I want to write a good, intelligent installer script for my application. This script must be able to find any old versions of my App no matter where they might have been moved to by the end user. Getting the file path should be adequate I think. Is this possible? I have been experimenting with "path to " but I’m not sure if this is the best implementation. Is there a way to use Spotlight for this, or is there a better way?
Ultimately the goal will be to completely remove the old App so there are no conflicts with the new App.
PS. (Micky San - Hope this is a well formulated question. Thanks for the link on How to ask better questions.)
We deal with this at Freeverse with our updater applications that are designed to locate pre-existing installations of our software. (Typically, we’d just use Installer.app.)
Looking for software by NAME isn’t really how you need to do this, because users can and do change the names of applications on disk. (Sometimes accidentally, sometimes not.) You also shouldn’t only look at /Applications. Users often store programs in their home folders or in other areas of the machine. What you really want is to search for the application via, in order:
LaunchServices bundle identifier.
A quick two or three-level deep search in /Applications, /Shared, and the active user’s home directory. Don’t search for the application’s NAME, however, search for its MacOS executable, which doesn’t get changed by users.
Finally, just prompt the user to locate the previous installation, if you can’t find one programmatically.
Don’t use what you expect the application name to be as a qualifier, basically. The LaunchServices search will find the software in 99.9% of cases, if the user has the ability to see the software at all, but you should have backup plans.
Another concern is that you need to deal with permissions roadblocks. If the user running the update does not have permission to delete the existing software and write the new software, or overwrite it, your installer must not misbehave. You don’t HAVE to go the full mile prompt for authentication, etc., to make it seamless, but your installer must at least not screw up.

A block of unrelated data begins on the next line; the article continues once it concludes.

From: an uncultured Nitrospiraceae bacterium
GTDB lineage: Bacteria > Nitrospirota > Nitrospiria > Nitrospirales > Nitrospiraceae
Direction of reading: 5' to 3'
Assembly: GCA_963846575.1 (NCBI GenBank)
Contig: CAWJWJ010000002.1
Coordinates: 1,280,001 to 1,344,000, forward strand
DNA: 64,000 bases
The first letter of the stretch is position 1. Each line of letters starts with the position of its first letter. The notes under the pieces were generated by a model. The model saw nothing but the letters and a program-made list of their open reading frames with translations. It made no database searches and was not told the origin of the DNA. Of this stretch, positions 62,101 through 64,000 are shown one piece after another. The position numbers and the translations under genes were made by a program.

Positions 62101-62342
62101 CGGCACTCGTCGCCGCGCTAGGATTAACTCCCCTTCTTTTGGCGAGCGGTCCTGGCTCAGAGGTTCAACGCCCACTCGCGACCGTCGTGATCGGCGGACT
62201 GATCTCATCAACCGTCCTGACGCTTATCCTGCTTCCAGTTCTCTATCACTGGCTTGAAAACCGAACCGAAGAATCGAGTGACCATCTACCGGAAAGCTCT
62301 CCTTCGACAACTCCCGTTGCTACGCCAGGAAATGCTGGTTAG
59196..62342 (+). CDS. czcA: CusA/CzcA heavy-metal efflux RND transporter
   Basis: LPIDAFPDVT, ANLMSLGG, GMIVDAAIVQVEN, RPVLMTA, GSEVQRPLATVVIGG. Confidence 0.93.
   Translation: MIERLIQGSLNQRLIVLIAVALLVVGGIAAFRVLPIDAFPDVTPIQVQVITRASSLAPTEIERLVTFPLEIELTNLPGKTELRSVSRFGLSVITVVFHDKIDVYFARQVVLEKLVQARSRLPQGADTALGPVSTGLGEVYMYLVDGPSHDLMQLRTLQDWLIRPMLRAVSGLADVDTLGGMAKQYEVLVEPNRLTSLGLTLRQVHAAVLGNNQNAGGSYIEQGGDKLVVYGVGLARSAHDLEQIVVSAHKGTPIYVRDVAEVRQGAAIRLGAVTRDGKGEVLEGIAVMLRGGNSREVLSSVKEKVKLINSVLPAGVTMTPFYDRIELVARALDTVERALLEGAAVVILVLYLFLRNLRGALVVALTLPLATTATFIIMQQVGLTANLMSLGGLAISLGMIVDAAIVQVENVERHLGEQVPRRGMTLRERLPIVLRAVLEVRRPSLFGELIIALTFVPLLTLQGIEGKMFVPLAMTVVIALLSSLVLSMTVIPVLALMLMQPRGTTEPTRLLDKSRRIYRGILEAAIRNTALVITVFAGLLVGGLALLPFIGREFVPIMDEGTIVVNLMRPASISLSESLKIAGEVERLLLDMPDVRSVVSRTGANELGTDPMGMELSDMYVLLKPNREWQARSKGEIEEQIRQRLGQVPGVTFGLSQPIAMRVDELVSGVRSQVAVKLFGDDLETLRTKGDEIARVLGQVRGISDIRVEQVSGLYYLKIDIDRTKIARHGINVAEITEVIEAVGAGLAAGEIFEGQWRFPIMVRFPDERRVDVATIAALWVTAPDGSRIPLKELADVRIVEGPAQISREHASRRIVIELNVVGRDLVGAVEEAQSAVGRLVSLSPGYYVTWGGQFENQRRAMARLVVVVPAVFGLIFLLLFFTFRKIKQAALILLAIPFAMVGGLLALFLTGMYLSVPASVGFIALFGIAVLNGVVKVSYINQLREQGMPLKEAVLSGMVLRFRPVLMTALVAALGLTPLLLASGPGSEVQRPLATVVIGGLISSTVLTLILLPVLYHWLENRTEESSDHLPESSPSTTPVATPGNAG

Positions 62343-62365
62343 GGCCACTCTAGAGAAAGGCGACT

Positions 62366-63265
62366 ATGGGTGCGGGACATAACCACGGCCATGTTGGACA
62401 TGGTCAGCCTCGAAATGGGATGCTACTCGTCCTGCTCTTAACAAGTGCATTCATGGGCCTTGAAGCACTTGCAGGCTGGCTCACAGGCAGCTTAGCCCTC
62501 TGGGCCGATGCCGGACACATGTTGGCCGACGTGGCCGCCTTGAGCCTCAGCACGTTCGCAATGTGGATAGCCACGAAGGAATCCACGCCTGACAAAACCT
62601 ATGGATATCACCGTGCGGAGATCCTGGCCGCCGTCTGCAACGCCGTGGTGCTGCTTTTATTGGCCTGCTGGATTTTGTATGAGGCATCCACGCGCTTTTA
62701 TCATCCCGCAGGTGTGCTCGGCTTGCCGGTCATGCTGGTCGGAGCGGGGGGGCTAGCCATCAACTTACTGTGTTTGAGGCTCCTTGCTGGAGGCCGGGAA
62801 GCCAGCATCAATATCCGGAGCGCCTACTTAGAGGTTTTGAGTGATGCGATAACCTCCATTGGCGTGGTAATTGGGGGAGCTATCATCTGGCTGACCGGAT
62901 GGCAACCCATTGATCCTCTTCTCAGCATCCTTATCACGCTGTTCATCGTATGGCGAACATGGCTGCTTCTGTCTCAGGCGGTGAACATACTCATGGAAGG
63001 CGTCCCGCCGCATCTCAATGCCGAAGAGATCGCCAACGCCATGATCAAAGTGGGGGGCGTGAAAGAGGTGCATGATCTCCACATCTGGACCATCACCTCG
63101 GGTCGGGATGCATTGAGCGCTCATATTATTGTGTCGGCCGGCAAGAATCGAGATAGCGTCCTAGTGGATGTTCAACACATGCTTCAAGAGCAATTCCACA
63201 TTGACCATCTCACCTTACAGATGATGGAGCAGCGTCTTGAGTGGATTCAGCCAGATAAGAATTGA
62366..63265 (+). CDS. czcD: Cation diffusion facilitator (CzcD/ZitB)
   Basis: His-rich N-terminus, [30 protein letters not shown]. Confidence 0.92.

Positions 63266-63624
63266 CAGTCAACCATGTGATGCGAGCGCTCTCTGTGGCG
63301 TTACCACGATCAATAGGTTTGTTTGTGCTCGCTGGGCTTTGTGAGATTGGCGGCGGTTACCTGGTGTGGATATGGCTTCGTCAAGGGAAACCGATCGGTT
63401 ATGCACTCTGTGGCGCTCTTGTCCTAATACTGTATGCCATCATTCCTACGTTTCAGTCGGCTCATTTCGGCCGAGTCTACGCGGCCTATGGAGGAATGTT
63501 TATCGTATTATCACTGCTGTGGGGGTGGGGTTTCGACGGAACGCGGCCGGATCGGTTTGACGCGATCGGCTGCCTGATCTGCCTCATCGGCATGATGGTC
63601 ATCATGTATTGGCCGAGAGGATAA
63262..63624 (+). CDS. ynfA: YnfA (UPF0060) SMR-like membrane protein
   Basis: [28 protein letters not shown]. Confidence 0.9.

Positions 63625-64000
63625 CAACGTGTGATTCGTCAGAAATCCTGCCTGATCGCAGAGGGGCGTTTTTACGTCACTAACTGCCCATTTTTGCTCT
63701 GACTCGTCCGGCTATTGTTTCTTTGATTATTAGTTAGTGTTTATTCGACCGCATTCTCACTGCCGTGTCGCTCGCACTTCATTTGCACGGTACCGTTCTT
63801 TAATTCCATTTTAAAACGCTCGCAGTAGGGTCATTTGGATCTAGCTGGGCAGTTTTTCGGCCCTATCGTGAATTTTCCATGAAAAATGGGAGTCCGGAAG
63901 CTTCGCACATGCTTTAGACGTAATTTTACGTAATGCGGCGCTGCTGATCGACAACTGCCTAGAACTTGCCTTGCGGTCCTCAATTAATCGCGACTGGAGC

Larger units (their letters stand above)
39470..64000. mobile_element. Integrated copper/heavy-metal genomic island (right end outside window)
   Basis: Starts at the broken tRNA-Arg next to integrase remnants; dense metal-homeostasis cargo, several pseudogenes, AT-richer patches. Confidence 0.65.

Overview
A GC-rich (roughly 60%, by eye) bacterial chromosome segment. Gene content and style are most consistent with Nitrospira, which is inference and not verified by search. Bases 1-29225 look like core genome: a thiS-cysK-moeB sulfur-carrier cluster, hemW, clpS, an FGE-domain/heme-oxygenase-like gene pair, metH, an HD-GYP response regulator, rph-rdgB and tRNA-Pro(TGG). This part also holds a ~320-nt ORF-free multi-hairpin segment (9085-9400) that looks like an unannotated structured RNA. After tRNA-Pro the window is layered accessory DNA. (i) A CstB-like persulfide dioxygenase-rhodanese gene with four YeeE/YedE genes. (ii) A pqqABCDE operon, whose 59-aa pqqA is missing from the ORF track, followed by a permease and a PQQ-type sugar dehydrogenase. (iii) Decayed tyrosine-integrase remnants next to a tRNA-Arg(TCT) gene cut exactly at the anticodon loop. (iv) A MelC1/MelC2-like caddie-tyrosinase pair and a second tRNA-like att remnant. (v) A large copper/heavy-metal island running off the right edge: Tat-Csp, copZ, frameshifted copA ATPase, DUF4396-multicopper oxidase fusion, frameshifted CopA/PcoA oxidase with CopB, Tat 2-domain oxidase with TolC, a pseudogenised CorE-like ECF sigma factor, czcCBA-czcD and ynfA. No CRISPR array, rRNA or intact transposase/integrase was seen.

If there’s a way you can do this with a standard installer package, DO IT. Don’t roll your own unless you know exactly what you’re doing. I’m pretty sure you can’t do the LaunchServices trick with Installer.app in Panther and Tiger, but you should be able to formulate a decent search for the application’s MacOS executable that will work well on the command-line level.
I took the liberty of writing a command-line tool that uses LaunchServices to locate an application via its bundle identifier (com.apple.safari, for example). You can invoke this in your Installer.app installer script, if you go that way, or if you roll your own solution.
Validate your target before taking action. Maybe even go so far as to tell the user what you’re about to replace, as well. (That’s what we do.) Programmatically, you want to make sure you’re not overwriting the wrong application or files. Verifying the md5 checksum on the MacOS executable of an application package is a good start with this.
It’s not a shell script; it’s a Foundation tool. It also doesn’t use the Finder at all, it uses the underlying Application Services function, which makes it instantly better than any Finder-based solution. It’s more portable, faster, and less prone to Finder problems (like the Finder being busy or insert_reason_here).
Did you download the tool and read the documentation? It will give you the same information as the Finder, you realize. 0 and the application path on success, 1 if unable to locate an application, and 2 if no argument was provided at all.
Thanks for than StefanK. It works perfectly. It isn’t slow on my machine, but I do hear alot about Finder being ,well less that a perfect solution. For now it is probably adequate in my requirement but I am intrigued by Mikey-San’s solution.
If you aren’t familiar with using shell scripts/command-line tools in general, and think the Finder is an adequate solution for your task, you are not ready to ship your own custom installer. I really don’t intend to be mean here, but that would be my opinion at this point.
Sparkle is pretty good. We use a customized version of it for a couple of our applications, and it’s worked well for us. I’m not sure how well it’ll integrate into a Studio project, but it might be a viable solution for him going forward.
Thank you All for the advise. This all helps a lot.
Mickey-San , you are not being mean. I take it you are a full time programmer and as such work with the best your world has to offer. I am not a full time programmer and as such I rely on applescript to merely simplify my workflow. I do however see and understand your remarks. I accept that I am not ready to roll out my own installer using shell scripts just yet, as I mentioned I am still learning.
That won’t stop me from developing , applescript (and Finder) are merely a means to an end at the moment.
Thanks for the link to the technical docs on shell scripting.